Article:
Laplace's demon and Godel's Theorem

I think we need to pause for a moment and reflect upon what mechanistic means here. Consider what happens as I discover, at the foot of a mountain, that I am about to be caught in an avalanche. Rocks are falling down, and to avoid being hit, I run. But before I can escape, a large boulder comes crashing down in the direction of my head. It will either hit me or not hit me, depending upon what? Depending on whether it thinks I should suffer a concussion or not? Of course not. It blindly does what the laws of nature say it will do. If we think about how events happened before the advent of life, this is how things happened in the world.  Even though the indeterminism of quantum mechanics complicates things somewhat, it does not really add anything conducive to rationality. Therefore, it is helpful to look at a naturalistic picture of the world from the point of view of Laplace’s demon:
"We may regard the present state of the universe as the effect of its past and the cause of its future. An intellect which at a certain moment would know all forces that set nature in motion, and all positions of all items of which nature is composed, if this intellect were also vast enough to submit these data to analysis, it would embrace in a single formula the movements of the greatest bodies of the universe and those of the tiniest atom; for such an intellect nothing would be uncertain and the future just like the past would be present before its eyes."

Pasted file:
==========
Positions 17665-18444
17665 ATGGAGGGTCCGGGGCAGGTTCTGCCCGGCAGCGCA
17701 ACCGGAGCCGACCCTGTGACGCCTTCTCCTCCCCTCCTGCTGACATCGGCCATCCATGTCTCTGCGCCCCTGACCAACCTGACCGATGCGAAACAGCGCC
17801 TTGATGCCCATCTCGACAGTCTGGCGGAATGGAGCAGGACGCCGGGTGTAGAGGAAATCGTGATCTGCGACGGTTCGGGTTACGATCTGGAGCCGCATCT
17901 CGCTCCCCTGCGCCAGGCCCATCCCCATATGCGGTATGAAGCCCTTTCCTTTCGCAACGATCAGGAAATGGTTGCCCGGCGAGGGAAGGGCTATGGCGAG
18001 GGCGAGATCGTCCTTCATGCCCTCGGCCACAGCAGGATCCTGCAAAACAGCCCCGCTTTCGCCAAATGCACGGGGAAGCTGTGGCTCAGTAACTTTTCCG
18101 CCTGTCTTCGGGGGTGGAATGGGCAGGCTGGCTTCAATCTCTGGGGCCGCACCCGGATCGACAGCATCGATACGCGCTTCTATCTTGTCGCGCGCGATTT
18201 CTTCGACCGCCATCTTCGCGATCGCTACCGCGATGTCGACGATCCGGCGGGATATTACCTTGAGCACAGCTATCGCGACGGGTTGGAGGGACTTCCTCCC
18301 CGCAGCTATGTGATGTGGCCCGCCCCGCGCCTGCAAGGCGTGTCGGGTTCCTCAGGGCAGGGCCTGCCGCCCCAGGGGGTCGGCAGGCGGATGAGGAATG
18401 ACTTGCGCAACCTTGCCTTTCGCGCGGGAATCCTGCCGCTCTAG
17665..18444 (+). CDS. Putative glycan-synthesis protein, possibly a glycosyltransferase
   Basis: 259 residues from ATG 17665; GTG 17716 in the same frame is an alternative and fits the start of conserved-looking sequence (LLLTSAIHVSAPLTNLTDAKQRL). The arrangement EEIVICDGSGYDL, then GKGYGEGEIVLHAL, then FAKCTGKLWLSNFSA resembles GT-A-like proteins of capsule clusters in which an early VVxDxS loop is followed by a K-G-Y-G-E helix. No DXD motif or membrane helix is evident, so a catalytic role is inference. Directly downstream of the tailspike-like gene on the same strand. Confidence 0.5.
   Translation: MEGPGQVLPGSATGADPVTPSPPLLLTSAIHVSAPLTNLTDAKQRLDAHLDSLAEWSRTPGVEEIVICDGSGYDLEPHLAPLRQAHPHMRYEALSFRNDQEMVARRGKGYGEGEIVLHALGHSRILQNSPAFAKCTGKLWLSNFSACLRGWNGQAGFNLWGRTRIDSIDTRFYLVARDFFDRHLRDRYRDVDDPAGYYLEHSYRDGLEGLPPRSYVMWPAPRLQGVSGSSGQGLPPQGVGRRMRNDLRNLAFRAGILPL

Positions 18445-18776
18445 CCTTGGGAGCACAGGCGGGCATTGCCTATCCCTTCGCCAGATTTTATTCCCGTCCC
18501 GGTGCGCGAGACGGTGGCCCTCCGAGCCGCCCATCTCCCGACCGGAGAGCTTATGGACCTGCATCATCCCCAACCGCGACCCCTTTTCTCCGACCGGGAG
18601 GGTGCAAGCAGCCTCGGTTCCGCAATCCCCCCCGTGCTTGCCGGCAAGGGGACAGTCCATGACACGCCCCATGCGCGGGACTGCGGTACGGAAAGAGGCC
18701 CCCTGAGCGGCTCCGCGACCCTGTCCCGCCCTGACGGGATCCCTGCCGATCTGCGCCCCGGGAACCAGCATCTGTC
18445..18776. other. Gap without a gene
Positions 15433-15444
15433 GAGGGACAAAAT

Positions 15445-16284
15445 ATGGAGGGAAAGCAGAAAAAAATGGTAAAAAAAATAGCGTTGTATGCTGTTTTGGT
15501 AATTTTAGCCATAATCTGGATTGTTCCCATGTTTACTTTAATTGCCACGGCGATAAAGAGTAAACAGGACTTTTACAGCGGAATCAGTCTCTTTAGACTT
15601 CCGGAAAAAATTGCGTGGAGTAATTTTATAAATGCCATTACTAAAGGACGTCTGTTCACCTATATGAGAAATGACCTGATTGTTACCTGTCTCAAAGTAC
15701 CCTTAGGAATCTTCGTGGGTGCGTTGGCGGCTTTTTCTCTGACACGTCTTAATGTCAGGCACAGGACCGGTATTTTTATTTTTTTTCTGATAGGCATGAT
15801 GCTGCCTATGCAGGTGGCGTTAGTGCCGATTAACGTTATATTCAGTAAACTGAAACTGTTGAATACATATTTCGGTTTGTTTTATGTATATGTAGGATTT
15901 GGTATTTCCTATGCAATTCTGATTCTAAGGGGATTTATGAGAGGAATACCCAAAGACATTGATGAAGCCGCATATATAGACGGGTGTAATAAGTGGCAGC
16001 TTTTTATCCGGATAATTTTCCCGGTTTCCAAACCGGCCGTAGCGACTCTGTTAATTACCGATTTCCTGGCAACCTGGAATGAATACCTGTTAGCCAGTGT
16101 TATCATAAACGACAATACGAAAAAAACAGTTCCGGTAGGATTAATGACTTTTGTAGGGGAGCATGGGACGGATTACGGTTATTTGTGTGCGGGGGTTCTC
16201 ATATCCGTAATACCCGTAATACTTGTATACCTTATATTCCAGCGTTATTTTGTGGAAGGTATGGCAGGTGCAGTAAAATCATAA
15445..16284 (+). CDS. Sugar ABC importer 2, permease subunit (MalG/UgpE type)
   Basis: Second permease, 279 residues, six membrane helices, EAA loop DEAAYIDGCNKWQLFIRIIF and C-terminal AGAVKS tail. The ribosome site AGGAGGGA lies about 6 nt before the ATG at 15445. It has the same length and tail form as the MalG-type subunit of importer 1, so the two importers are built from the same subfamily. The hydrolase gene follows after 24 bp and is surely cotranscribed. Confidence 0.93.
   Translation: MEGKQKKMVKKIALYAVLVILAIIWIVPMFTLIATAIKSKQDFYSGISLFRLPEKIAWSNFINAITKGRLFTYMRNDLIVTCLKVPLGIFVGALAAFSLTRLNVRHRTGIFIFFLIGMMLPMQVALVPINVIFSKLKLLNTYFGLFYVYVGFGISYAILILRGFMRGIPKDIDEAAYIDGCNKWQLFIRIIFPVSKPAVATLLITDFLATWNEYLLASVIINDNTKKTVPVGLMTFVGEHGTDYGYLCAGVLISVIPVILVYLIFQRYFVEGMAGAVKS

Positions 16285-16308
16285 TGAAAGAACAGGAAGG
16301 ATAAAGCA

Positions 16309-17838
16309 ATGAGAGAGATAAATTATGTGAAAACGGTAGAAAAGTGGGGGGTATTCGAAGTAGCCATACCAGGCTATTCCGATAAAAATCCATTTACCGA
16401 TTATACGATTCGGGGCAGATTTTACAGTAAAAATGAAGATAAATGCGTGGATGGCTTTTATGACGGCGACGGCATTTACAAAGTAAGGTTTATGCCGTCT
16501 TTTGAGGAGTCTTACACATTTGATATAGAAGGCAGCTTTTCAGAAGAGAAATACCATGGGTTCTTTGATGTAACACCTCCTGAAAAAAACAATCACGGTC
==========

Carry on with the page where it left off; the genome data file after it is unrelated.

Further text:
The point that has to be stressed here is the information Laplace’s demon has when he knows conditions, say, concerning conditions prior to the formation of planets. The physical information the demon has says nothing about purposes, nothing about a first-person perspective, nothing having to do with what anybody’s thoughts are about, and knows nothing about what his normative in any sense.
            Now consider the mind of Kurt Godel as he proves the incompleteness of arithmetic. The Laplacian demon knows the state of the physical prior to the formation of stars and planets, and therefore knows the positions of the material particles in Godel’s brain when the developed his Incompleteness Theorem. According to the naturalistic view, the positions of the material particles in Godel’s brain determine what mental states he is in, and those brain states are caused by a chain of prior physical states going back to a time when there were no brains, and therefore, according to naturalism, no mental states whatsoever.  So his act of knowing that arithmetic is incomplete can be comprehensively explained by factors that contain reference to no mathematical truths that Godel perceived, and could have occurred whether arithmetic was really complete or really incomplete. When a complete set of causes is adduced, the state of Godel’s brain can be explained without reference to any mathematical truths that Godel knows, at all.



Saturday, July 08, 2017

What Lewis did to Miracles

Arend Smilde chronicles the post-Anscombe changes in Lewis's Miracles here and here. 

Friday, July 07, 2017

C. S. Lewis's revised chapter 3 of Miracles.

Here. 

Steps to marriage in the time of Jesus, with some reflections on our Valentine's Day culture

From William Barclay's commentary on Matthew: